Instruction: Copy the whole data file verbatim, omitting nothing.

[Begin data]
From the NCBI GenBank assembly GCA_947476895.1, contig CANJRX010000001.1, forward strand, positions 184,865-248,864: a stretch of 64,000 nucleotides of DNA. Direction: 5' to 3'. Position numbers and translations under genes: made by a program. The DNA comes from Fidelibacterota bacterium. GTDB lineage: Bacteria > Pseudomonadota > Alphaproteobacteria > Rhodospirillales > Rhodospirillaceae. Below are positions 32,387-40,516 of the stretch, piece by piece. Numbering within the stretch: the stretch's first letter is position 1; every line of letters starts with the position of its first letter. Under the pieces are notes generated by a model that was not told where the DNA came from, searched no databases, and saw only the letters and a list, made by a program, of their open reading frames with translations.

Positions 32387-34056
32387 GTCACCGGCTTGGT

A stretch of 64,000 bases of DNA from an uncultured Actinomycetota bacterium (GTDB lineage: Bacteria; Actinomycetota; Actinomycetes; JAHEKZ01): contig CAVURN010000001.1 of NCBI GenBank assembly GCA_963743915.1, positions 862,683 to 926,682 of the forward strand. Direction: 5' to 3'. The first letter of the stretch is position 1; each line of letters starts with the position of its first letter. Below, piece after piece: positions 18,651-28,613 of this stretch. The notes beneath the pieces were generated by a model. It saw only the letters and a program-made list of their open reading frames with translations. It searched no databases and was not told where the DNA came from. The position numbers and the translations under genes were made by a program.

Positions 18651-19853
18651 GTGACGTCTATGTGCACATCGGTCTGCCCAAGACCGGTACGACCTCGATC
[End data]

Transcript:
From the NCBI GenBank assembly GCA_947476895.1, contig CANJRX010000001.1, forward strand, positions 184,865-248,864: a stretch of 64,000 nucleotides of DNA. Direction: 5' to 3'. Position numbers and translations under genes: made by a program. The DNA comes from Fidelibacterota bacterium. GTDB lineage: Bacteria > Pseudomonadota > Alphaproteobacteria > Rhodospirillales > Rhodospirillaceae. Below are positions 32,387-40,516 of the stretch, piece by piece. Numbering within the stretch: the stretch's first letter is position 1; every line of letters starts with the position of its first letter. Under the pieces are notes generated by a model that was not told where the DNA came from, searched no databases, and saw only the letters and a list, made by a program, of their open reading frames with translations.

Positions 32387-34056
32387 GTCACCGGCTTGGT

A stretch of 64,000 bases of DNA from an uncultured Actinomycetota bacterium (GTDB lineage: Bacteria; Actinomycetota; Actinomycetes; JAHEKZ01): contig CAVURN010000001.1 of NCBI GenBank assembly GCA_963743915.1, positions 862,683 to 926,682 of the forward strand. Direction: 5' to 3'. The first letter of the stretch is position 1; each line of letters starts with the position of its first letter. Below, piece after piece: positions 18,651-28,613 of this stretch. The notes beneath the pieces were generated by a model. It saw only the letters and a program-made list of their open reading frames with translations. It searched no databases and was not told where the DNA came from. The position numbers and the translations under genes were made by a program.

Positions 18651-19853
18651 GTGACGTCTATGTGCACATCGGTCTGCCCAAGACCGGTACGACCTCGATC